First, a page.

Yesterday, the Supreme Court heard arguments in a case that stemmed from Barack Obama’s executive action in regard to immigration.
Brion McClanahan | All Articles
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Brion McClanahan holds a Ph.D. in American history from the University of South Carolina. He is the author of The Politically Incorrect Guide to the Founding Fathers (Regnery, 2009), The Founding Fathers Guide to the Constitution (Regnery History, 2012), Forgotten Conservatives in American History with Clyde Wilson (Pelican, 2012), as well as the forthcoming Politically Incorrect Guide to Real American Heroes (Regnery, 2012).
Most Americans have heard the lyrics to the Marine Corps Anthem, “From the halls of Montezuma to the shores of Tripoli,” but most could probably not identify the conflicts that produced such a rousing call to action. Brian Kilmeade and Don Yaeger have filled part of that void with a thrilling new book about the Barbary Wars titled, Thomas Jefferson and the Tripoli Pirates.
Obama unveiled his latest budget proposals Monday to a mix of yawns and frowns and a definite rejection from Congress. Obama threatened the veto more times in his State of the Union speech than any previous president, and the two sides appear far apart on any tangible issues, save Republican buckling on immigration and a lack of conviction to repeal Obamacare. The vote this week on that issue will be largely symbolic. As long as the Republican leadership can go along and get along, they are willing to bide their time leading to 2016.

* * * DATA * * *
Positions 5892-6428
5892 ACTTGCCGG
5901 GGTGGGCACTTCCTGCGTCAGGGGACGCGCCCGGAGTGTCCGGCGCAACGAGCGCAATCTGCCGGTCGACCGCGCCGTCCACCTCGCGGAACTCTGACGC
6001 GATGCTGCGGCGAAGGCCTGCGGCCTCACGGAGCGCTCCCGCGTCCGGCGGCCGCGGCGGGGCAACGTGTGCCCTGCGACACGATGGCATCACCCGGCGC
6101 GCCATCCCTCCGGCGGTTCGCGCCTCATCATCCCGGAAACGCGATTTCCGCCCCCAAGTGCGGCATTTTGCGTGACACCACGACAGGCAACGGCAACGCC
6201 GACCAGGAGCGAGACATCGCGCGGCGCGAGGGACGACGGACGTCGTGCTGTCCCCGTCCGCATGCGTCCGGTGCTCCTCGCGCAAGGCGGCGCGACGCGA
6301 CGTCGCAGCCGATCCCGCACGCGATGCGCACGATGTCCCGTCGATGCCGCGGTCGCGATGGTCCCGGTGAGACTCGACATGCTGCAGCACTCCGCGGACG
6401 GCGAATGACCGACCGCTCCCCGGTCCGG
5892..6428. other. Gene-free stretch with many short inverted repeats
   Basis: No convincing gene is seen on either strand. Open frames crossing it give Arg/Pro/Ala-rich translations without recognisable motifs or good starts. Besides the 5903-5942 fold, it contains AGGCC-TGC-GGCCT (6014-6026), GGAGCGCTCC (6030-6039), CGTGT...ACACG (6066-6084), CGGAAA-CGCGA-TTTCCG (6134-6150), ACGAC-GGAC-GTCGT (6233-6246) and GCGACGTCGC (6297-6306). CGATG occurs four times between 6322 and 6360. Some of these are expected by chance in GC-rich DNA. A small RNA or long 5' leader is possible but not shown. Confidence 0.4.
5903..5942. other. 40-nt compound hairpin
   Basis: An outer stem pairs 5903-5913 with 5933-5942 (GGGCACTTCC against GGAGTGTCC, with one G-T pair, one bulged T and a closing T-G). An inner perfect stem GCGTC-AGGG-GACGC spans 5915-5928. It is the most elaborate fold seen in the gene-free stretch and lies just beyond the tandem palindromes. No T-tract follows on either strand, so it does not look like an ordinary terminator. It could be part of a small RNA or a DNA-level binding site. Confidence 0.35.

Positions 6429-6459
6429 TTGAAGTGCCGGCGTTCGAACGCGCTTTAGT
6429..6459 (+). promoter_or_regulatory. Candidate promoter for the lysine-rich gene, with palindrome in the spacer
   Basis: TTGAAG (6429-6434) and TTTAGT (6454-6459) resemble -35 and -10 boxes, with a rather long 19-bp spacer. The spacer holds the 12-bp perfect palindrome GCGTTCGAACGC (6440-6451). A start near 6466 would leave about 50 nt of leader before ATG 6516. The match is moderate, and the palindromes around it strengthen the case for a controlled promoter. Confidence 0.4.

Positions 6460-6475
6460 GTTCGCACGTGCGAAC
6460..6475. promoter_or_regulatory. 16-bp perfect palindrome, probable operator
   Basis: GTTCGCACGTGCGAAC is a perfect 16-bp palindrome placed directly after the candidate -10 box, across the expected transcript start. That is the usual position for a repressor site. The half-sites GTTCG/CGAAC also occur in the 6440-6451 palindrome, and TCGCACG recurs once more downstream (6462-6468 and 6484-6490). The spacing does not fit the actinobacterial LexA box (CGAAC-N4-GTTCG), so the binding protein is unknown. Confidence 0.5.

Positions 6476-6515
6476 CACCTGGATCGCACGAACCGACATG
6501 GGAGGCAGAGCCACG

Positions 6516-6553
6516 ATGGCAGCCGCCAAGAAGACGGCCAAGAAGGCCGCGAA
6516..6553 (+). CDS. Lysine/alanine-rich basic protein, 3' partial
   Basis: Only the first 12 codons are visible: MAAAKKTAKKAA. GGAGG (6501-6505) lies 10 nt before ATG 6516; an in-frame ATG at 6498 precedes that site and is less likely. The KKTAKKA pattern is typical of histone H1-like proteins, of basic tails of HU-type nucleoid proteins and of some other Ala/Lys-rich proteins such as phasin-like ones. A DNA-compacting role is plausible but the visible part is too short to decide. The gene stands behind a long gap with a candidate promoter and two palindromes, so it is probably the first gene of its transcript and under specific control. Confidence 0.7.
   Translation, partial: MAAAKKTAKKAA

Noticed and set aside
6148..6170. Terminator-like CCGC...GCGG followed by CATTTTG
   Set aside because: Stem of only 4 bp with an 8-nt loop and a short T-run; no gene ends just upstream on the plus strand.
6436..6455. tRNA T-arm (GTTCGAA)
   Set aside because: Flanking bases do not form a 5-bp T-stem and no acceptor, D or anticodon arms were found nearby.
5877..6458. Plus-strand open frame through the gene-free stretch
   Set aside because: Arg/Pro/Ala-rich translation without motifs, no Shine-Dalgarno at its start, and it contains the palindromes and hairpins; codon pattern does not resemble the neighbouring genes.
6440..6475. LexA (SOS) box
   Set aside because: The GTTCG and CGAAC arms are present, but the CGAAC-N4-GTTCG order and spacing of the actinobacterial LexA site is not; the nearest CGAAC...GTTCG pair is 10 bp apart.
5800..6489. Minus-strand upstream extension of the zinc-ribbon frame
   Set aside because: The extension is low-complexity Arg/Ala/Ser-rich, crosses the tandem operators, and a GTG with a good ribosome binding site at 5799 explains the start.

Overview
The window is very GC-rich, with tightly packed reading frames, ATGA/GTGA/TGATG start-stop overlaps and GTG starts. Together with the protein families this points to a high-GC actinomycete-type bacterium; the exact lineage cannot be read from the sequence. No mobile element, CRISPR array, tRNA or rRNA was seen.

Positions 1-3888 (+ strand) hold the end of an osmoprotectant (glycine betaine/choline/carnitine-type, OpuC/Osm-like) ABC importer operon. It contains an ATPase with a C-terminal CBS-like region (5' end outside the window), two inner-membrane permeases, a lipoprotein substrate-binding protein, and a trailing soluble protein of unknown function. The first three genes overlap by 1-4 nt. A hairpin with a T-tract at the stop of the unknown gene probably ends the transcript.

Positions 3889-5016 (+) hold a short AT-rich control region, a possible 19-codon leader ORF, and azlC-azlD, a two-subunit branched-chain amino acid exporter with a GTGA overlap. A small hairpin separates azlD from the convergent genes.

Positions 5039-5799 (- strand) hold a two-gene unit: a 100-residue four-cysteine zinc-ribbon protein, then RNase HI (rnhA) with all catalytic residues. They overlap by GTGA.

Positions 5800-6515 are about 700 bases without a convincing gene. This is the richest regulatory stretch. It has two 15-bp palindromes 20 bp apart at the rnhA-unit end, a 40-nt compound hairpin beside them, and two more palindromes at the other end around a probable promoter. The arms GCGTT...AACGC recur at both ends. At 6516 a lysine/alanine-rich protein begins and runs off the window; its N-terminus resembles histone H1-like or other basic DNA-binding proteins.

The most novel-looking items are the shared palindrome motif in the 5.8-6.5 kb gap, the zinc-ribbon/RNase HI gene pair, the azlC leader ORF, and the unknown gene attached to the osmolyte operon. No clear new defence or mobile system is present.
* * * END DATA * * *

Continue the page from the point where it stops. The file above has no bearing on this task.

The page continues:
Radio talk-show host Mark Levin’s new book The Liberty Amendments has introduced many Americans to the idea of an Article V Convention. He is not the first to propose this method, but because of his public profile, Levin has moved the issue to the front-burner for many conservatives. God bless him; better late than never. There are potential problems with an Article V convention, but they could probably be hammered out before one took place.